To say I was confused would be a massive understatement.
The next day, I received this:
Dear Sochi 2014 Volunteer Candidate!
This is to inform you that previous letters in Russian with an invitation to the distance learning portal were caused by a technical error; please ignore them. We will inform you about any further changes separately.
Please take our apologize for the inconvenience. Thank you for understanding.
Finally, on September 10, 2013 (a full 19 months after I first applied and just 5 months before the start of the Olympics), I got this:
We congratulate you on the successful passage of the stages of selection: tests and interviews. There is still a lot of interesting contacts, events, fascinating work at the XXII Olympic Winter Games and XI Paralympic Winter Games 2014 in Sochi.
Now you will have a very important stage – the signing of the agreement with the Sochi 2014 Organizing Committee. Please pay special attention to this document. Filling the agreement is a prerequisite for obtaining a visa.
You need to:
1. Carefully read the agreement.
2. Please fill in all lines carefully.
3. Print 2 copies and sign both
4. Send both copies to the address: 119017, Russia, Moscow, P.O.B. 121
Send an agreement is required before September 25, 2013!
This included an email address to contact with questions and I sent an email with questions immediately. What was my volunteer assignment? When did I need to be there? How many hours would I be volunteering? Where would I stay? These were all questions I needed answered before I would feel comfortable agreeing to be a volunteer. I certainly was not going to beg for three weeks off work that I didn’t have and spend $1000 to fly to Russia unless I knew exactly what I was getting into.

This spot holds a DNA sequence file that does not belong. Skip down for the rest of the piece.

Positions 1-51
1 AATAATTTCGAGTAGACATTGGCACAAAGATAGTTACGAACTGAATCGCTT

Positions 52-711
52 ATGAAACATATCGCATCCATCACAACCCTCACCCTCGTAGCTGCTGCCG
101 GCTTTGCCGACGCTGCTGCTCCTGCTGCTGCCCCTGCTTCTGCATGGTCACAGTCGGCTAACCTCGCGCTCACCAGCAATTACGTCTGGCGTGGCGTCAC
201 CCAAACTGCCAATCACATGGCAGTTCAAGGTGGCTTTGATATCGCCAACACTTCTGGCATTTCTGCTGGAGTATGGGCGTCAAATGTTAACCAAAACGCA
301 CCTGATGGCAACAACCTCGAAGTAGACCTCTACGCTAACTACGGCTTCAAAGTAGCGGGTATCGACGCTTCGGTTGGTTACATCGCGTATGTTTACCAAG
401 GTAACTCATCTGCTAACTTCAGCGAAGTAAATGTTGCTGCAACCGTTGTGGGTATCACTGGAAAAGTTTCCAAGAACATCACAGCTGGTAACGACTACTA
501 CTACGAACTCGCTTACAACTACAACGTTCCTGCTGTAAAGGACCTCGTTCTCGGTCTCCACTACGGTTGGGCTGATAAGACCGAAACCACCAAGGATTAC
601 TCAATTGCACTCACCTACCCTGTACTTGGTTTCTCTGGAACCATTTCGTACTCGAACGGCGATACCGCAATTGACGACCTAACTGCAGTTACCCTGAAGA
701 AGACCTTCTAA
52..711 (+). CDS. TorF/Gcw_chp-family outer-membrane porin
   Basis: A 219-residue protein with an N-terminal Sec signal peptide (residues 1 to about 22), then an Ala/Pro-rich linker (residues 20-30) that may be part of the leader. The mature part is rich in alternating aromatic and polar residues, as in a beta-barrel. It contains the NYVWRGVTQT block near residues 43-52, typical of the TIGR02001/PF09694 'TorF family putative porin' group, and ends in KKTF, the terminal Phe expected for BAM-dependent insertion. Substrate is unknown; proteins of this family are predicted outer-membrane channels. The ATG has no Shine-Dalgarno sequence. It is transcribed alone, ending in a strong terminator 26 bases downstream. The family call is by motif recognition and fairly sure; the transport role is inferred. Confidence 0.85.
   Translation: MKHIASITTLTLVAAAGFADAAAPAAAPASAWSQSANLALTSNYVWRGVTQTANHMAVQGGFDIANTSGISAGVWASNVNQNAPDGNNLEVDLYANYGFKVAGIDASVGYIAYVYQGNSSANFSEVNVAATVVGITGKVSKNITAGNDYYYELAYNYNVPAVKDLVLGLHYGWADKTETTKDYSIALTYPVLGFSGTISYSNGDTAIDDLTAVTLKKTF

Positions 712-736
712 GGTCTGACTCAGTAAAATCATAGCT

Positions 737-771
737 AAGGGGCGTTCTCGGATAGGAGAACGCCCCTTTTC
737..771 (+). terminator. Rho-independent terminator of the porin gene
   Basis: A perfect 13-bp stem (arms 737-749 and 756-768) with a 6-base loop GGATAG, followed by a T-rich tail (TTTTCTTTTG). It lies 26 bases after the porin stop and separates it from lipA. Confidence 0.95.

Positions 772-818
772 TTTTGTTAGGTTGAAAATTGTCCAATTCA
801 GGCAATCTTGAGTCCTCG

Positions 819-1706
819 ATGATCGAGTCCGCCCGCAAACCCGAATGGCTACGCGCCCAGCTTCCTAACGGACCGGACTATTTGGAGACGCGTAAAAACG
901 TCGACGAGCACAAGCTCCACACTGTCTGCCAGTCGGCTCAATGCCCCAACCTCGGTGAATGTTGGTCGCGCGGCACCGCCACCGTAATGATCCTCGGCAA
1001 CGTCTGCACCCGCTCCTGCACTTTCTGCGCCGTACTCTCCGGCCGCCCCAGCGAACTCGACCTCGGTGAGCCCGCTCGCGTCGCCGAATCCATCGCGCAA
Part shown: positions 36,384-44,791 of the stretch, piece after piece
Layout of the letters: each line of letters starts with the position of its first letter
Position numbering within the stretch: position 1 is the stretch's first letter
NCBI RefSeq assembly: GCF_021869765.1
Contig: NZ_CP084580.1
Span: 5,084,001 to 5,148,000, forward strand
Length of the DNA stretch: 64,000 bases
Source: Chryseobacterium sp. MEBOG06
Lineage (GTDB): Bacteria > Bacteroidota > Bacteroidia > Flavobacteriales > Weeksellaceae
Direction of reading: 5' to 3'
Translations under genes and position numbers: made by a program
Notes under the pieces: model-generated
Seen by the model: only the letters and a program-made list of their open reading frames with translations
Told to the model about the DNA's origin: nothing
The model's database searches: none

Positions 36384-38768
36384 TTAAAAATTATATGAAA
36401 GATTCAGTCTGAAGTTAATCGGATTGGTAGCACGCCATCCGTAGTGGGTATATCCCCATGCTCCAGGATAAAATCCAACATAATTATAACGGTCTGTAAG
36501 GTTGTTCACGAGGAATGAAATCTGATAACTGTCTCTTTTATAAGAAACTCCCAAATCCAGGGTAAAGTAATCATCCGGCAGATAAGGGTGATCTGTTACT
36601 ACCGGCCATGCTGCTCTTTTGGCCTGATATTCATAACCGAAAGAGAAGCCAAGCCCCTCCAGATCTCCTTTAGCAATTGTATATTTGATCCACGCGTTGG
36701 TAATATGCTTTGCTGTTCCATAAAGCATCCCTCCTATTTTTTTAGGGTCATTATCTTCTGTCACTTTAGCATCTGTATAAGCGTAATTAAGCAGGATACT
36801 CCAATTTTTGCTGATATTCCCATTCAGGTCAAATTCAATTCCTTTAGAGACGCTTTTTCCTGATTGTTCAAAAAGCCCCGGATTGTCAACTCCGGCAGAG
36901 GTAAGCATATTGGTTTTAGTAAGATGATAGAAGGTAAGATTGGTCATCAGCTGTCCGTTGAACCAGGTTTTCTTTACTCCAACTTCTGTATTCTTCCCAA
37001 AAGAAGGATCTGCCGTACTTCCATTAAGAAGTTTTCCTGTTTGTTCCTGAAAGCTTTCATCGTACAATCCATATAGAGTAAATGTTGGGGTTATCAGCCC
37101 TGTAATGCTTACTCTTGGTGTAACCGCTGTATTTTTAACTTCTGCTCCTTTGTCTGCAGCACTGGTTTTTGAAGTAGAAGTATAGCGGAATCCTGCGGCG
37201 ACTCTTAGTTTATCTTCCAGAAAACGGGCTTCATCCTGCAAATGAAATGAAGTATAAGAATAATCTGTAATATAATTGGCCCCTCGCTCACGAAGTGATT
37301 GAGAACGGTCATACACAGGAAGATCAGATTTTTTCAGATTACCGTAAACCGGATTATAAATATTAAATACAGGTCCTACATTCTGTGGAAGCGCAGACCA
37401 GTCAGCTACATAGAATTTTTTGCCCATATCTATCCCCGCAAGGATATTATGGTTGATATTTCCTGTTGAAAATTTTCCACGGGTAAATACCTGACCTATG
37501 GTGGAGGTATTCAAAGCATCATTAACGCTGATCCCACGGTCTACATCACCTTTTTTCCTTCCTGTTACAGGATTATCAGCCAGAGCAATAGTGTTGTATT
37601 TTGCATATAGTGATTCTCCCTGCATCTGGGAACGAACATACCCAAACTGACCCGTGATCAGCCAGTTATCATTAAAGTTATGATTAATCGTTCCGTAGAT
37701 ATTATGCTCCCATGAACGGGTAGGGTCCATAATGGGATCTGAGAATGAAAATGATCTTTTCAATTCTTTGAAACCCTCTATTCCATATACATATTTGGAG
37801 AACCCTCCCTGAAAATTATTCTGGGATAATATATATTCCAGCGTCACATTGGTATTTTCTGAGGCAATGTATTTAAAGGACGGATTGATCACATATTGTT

Unfortunately, no answers came. I received a couple more form emails and I sent a few follow up emails but no answers came.
So I didn’t sign the volunteer agreement and I ignored subsequent emails (which I continued to receive even after the September 25 deadline).
And I resigned myself to the fact that I would not be volunteering in Sochi after all.
I still have mixed feelings. I look at Sochi as possibly the best chance I would have had to experience the Olympics up close and personal – unless Almaty, Kazakhstan is awarded the Games in the future (it is a candidate), Sochi would have been my only opportunity to utilize my Russian language skills as a volunteer. At the same, I didn’t want to go without knowing the fine print and having confidence that the experience would be mostly positive. Many of you may be wondering if Russia’s anti-gay propaganda law would have prevented me from going and I have to say no. While it has received a lot of attention and criticism, I don’t think boycotting or disrupting the Games is fair to the athletes who have trained their entire lives for perhaps only one shot at a medal. What would have been more likely to keep me away are the security threats. Now, I can only watch from afar and hope that, for everyone’s sakes, everything goes smoothly.
I would still love to volunteer at – or even just attend – an Olympic Games someday. It just won’t be in Sochi.